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1.
J Virol ; : JVI0179121, 2021 Dec 22.
Article in English | MEDLINE | ID: covidwho-1594205

ABSTRACT

Severe acute respiratory syndrome coronavirus 2 (SARS-CoV-2) and seasonal influenza viruses are co-circulating in the human population. However, only a few cases of viral co-infection with these two viruses have been documented in humans with some people having severe disease and others mild disease. In order to examine this phenomenon, ferrets were co-infected with SARS-CoV-2 and human seasonal influenza A viruses (IAVs) (H1N1 or H3N2) and were compared to animals that received each virus alone. Ferrets were either immunologically naïve to both viruses or vaccinated with the 2019-2020 split-inactivated influenza virus vaccine. Co-infected naive ferrets lost significantly more body weight than ferrets infected with each virus alone and induced more severe inflammation in both the nose and lungs than ferrets single-infected with each virus. Co-infected naïve animals had predominantly higher IAV titers than SARS-CoV-2 titers, and IAVs efficiently transmitted to the co-housed ferrets by direct contact. Comparatively, SARS-CoV-2 failed to transmit to the ferrets that co-housed with co-infected ferrets by direct contact. Moreover, vaccination significantly reduced IAVs virus titers and shortened the viral shedding, but did not completely block influenza virus direct contact transmission. Notably, vaccination significantly ameliorated the influenza associated disease by protecting vaccinated animals from severe morbidity after IAV single infection or IAV and SARS-CoV-2 co-infection, suggesting that seasonal influenza virus vaccination is pivotal to prevent severe disease induced by IAVs and SARS-CoV-2 co-infection during the COVID-19 pandemic. Importance Influenza A viruses cause severe morbidity and mortality during each influenza virus season. The emergence of SARS-CoV-2 infection in the human population offers the opportunity to potential co-infections of both viruses. The development of useful animal models to asses pathogenesis, transmission, and viral evolution of these viruses as the co-infect a host is of critical importance for the development of vaccines and therapeutics. The ability to prevent the most severe effects of viral co-infections can be studied using effect co-infection ferret models described in this report.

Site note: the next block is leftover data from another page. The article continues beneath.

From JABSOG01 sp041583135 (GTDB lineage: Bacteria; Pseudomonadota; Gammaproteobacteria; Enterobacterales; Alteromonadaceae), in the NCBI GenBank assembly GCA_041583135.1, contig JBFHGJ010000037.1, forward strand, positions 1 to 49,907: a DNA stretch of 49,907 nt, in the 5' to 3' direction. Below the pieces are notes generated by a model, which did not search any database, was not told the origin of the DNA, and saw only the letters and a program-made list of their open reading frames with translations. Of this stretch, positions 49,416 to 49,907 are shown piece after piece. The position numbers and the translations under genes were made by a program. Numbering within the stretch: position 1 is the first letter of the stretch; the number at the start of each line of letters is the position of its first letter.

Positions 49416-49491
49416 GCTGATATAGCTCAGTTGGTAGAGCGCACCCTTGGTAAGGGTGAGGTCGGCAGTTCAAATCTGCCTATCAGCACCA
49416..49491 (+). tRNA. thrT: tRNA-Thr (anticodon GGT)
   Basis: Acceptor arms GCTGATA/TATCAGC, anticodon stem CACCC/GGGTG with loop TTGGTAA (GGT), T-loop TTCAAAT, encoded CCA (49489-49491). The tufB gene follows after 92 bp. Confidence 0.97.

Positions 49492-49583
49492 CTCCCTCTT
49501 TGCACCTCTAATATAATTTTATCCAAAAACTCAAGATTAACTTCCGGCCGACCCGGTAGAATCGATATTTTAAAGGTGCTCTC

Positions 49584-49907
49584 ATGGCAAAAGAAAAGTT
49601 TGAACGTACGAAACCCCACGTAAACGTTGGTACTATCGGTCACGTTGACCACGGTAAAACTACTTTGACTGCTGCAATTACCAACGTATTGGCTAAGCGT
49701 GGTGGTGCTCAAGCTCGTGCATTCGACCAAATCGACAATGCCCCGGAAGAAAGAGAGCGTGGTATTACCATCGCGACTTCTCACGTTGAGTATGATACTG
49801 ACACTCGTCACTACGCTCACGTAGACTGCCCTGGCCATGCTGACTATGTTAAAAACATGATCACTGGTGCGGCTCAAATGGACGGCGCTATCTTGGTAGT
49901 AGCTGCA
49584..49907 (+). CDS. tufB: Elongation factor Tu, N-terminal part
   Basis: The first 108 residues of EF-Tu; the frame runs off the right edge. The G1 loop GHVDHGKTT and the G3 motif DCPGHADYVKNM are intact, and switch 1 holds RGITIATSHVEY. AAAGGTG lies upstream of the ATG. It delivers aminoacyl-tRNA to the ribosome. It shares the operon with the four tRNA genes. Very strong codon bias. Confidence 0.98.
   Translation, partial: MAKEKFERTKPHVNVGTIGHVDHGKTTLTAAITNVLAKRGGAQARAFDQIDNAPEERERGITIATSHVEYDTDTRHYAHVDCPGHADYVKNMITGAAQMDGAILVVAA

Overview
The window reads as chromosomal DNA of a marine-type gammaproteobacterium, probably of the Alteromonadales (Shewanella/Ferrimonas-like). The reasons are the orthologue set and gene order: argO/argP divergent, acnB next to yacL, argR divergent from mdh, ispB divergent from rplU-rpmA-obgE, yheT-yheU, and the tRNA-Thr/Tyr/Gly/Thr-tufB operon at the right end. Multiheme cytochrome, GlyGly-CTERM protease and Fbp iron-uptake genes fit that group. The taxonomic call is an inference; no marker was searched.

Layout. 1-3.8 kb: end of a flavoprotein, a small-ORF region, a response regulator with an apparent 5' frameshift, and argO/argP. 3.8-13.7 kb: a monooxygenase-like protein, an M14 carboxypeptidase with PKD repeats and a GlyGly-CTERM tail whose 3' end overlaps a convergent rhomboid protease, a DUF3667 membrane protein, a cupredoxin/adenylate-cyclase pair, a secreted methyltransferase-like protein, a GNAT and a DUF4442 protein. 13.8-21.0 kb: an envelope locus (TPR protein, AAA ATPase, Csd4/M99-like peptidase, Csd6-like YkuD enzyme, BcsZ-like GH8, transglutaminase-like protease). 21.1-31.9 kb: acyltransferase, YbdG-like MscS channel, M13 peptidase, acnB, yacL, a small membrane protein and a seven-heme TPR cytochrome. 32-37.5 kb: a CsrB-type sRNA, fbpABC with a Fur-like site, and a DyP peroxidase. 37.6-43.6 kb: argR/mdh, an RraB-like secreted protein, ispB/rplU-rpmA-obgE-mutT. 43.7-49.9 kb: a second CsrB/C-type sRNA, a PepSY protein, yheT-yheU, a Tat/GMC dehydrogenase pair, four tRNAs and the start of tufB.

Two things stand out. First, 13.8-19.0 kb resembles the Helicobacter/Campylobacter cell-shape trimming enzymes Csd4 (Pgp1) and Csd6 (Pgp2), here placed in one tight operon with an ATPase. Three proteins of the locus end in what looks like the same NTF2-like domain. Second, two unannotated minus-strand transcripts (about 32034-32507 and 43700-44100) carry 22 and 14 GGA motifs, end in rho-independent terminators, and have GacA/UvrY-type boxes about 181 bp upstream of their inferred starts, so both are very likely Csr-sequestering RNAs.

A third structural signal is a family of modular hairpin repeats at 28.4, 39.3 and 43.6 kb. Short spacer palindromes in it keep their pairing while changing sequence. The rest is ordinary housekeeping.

2.
Front Immunol ; 12: 728021, 2021.
Article in English | MEDLINE | ID: covidwho-1538370

ABSTRACT